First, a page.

Brian Lewis opened his first outlet selling second-hand goods in 1994, offering televisions, trombones and a lot more besides to the residents of Bolton. Now, there are 80 Cash Generator stores across the UK and annual turnover exceeded £50 million last year.
Don’t be afraid to change your business plans
Apparently, it’s a common mistake to plan for the initiation of a new business but not for its expansion. My initial business plan underestimated how much investment it was going to take to expand beyond my first store selling a range of pre-owned products. A substantial sum of my own money was used to get the first retail outlet off the ground and it soon became clear how much more capital would be needed to open a second and a third. By the time I’d opened my fourth store, I’d invested £600,000 and the lenders I approached weren’t interested in the company based on the model I was operating.
I went back to the drawing board and reworked my business strategy, choosing to integrate long-term plans for expansion through franchising. This meant I could attract business partners that would be dedicated to helping grow the company and had an interest in its success. The first Cash Generator franchisee came on board in 1997 and now we have 66 franchise outlets in the UK.
In retail it’s all about location, location, location
For those first four company-owned stores, I chose four contrasting locations. The thinking behind this approach was that I’d learn how the business functioned in a variety of retail environments.
Two of the stores fared better than the others and the experiment provided valuable insight into the business’ geographical sensitivity, but in hindsight I allowed the two less successful stores to continue trading for too long. I should have pulled the plug earlier once I knew they were failing, but the temptation was to hold out in the hope sales would improve. The reality is that a retail business is unlikely to survive if there’s a lack of footfall, regardless of what bolstering measures you employ.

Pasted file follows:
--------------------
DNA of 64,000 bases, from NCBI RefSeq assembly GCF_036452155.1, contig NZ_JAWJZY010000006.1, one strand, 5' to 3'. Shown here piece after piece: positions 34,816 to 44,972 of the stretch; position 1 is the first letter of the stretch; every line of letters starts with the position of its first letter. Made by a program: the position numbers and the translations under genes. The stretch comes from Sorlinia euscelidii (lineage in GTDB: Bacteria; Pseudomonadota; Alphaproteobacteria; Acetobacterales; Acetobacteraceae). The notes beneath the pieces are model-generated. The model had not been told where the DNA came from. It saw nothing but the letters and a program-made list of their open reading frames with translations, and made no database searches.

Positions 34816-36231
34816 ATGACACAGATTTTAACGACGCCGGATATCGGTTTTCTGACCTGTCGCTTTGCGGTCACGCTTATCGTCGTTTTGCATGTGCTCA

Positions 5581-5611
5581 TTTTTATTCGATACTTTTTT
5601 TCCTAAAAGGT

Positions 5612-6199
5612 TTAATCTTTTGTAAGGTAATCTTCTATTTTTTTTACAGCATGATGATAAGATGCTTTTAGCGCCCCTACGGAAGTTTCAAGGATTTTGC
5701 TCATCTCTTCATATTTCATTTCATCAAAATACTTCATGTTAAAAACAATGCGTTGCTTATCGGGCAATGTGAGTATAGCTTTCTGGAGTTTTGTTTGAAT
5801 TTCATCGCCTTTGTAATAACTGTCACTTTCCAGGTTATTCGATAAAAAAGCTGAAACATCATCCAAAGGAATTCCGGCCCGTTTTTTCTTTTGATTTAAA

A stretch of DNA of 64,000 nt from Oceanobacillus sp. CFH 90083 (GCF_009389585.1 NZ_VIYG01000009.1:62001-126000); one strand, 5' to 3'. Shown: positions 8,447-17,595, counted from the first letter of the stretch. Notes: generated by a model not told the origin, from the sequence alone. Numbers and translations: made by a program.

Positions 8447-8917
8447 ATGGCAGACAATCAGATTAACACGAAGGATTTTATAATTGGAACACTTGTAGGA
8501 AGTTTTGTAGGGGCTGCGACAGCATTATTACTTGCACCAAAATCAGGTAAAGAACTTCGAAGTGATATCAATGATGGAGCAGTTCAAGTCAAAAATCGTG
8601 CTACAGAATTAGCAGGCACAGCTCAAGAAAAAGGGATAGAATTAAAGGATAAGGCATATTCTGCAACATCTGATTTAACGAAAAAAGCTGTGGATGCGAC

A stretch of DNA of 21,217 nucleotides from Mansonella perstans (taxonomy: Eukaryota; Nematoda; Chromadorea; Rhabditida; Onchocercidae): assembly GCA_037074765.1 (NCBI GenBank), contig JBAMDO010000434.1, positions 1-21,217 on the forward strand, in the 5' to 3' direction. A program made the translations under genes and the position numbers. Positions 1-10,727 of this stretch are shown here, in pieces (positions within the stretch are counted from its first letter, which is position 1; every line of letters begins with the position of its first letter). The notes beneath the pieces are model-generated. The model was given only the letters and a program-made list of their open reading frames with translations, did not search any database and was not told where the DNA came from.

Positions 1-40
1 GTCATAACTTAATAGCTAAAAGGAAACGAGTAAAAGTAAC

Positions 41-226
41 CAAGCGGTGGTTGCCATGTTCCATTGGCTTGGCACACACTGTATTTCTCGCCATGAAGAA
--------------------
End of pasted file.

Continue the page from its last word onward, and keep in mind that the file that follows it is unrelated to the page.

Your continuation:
A radical makeover can work wonders
I spent a year planning the very first store before it opened, perfecting every detail from the layout right down to the staff uniforms. During the first year of trading, we changed at least 90 per cent of those elements.
We altered the store layout, the product ranges we stocked and even the company name, as it wasn’t clear in customers’ minds what service we were offering under our original trading name. It’s amazing to look back now and realise how much has changed since the early days. At the time, it meant the business was in a state of transformation that could have resulted in instability, but now I’m glad we made the radical alterations early on because it helped improve performance, ensuring we returned a profit in our first year and in every year since.
Marketing and brand awareness matters
I wish I’d promoted the business more at the start, now that I fully appreciate the importance of brand awareness. Marketing can be a contentious, sometimes emotional, subject for small businesses – when money is tight, marketing is often one of the first areas to suffer. Now we have a much more aggressive marketing strategy than before and it’s paying off, improving both product sales and franchisee recruitment.
Patience is a necessity, not just a virtue
The time it takes from when a potential franchisee first shows an interest in the company to when they join the network has turned out to be much longer than expected. It can take somewhere between six months to three years after that initial contact for franchisees to be up and running in their own Cash Generator store.
Slow progress can be frustrating at times, but we learnt to be patient and came to realise that, in the long run, steady growth brings greater stability to a company than unsupported, rapid expansion.